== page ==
Yukon is not an easy territory for any man to survive in but for a dog, well, it’s another story. The unique point of view of White Fang creates  a book that depicts a world and setting not found anywhere else.

 

White Fang is himself a true product of the Wild and is both forced into submission and cruelly mistreated by his ‘superior’ human masters. Reading about such subjects from the animal’s point of view is something I have never read before and it is a story about morality and redemption that will linger with you long after you have finished the last page.

 

Run through the snow of Yukon with White Fang and see the desolate surroundings and the threat of violence all around. It might look like a snowy setting but the snow is a clean blanket covering much suffering beneath. Its cold, dark and soulless but from such stark isolation can something really positive result…

Brenda Chapman – tea and cake in Canada

Hi Brenda! Come in - I have lemon drizzle for you
Hi Brenda! Author of Cold Mourning set in Ottawa

A little while ago I reviewed the amazing Cold Mourning by Brenda Chapman who sets her police procedural against the snowy backdrop of her home city of Ottawa. Well, she was gracious enough to accept some tea and cake with me recently and we had a right old chat! we reminisced a little about Ottawa, poutine in Quebec City and all that snow. And of course I asked her about Cold Mourning – my first post and review can be found here – https://thebooktrail.wordpress.com/2013/10/23/cold-mourning-in-ottawa/ 

Canadian crime fiction at its finest
Canadian crime fiction at its finest

If you haven’t come across any Canadian crime fiction before, then take a look at Brenda Chapman – you will not be disappointed.

Waiting for Brenda, tea ready, just waiting for the freshly baked cake to cool down before serving.
Waiting for Brenda, tea ready, just waiting for the freshly baked cake to cool down before serving.

Hi Brenda, come on in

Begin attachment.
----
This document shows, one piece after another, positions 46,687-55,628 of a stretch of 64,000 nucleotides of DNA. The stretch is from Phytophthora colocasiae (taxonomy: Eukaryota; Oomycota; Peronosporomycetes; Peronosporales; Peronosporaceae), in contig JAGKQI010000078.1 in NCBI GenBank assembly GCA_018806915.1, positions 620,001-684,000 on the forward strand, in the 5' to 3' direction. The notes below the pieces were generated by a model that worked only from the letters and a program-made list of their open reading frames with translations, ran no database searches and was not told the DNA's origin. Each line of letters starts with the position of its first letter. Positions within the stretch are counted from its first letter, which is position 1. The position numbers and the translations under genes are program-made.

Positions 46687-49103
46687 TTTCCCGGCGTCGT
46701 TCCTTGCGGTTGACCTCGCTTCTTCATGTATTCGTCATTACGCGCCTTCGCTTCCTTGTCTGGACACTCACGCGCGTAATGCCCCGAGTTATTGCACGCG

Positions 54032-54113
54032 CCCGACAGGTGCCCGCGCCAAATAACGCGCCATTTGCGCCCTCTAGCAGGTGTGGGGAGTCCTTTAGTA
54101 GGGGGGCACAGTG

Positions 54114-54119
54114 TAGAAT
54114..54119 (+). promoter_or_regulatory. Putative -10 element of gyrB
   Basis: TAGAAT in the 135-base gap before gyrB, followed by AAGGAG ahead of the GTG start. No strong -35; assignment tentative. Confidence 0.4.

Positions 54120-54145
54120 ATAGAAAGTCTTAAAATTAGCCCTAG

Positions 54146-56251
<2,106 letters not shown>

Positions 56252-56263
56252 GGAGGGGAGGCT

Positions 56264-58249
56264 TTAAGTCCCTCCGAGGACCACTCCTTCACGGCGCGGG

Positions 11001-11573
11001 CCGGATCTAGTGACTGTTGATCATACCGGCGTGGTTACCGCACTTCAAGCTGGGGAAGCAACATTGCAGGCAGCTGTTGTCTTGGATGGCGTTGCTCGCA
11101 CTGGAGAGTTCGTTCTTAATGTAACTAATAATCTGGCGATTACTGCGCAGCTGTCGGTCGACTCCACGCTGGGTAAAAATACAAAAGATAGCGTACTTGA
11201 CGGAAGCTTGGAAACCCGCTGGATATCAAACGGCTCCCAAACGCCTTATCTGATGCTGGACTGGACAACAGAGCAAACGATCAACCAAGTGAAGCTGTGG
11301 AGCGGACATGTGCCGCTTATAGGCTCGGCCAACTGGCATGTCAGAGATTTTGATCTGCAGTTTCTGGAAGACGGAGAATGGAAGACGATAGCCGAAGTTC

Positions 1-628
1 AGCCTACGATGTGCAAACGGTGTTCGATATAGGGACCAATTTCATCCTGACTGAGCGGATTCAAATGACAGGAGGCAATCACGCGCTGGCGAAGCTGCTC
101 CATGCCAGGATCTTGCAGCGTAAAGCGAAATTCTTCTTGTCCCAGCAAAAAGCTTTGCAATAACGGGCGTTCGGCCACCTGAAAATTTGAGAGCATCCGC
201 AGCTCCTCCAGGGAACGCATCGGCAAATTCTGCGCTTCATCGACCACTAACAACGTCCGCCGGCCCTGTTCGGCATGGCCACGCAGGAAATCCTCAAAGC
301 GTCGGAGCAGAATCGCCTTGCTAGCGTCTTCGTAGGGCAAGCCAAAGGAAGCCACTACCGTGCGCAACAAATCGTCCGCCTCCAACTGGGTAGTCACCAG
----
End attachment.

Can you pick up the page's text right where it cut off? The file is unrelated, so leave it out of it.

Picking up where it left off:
Can I take your coat? The cake’s just out the oven, would you like a slice? It’s lemon drizzle. An old favourite of mine

Here, let me take that owl off that chair. He gets everywhere bless him. He’s in the pics and thinks he’s the star of the show!  I can’t wait to get chatting. I’ve got tons of questions. Are you sitting comfortably hehe?

I want to talk about your new book which is not out until March 2014 but which I want to give a heads up about! Cold Mourning….

 1. You’ve written a series of mysteries but this is the first in the Stonechild and Rouleau   series. What made you want to write this book?

Like many mystery readers, I am a fan of the police procedural series. Not only do I enjoy a suspenseful plot, but I also want to follow the development of characters and their relationships. My first adult murder mystery, In Winter’s Grip (Dundurn 2010) was a standalone, but I knew that this was a warm up to creating a series where I could take the characters and readers on a longer journey. In Kala Stonechild and Jacques Rouleau, I’ve created two complex, flawed cops who are intelligent and interesting enough to make me want to keep writing about them.

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 2.How important is your snowy Ottawa setting to the plot?

For me, two of the most important aspects of the reading experience are to feel empathy for characters and to feel a strong sense of place. I studied poetry in university and have always been moved by the evocative use of language—words that bring me into the setting along with the characters and feel what they are feeling. One of my goals in writing this book was to describe Ottawa in winter well enough to have the setting feel like another character and for readers to experience something of what I feel when, for example, I step outside into a freezing winter evening or lie in bed at night, listening to the wind howl around the house.

3. How do you like Ottawa. I lived there for a short while and thought it amazingly friendly. Very pretty too with the feel of a small town. Where would Stonechild and Rouleau take me to in Ottawa?

I grew up in a small, isolated mill town of 2000 people on the north shore of Lake Superior, but moved to Ottawa after university. Ottawa is nearing a million people now, but still manages to maintain the small town, community feel with the countryside just a short drive away. With Ottawa as the setting for Cold Mourning, this allows me to draw on both my small town and city experiences.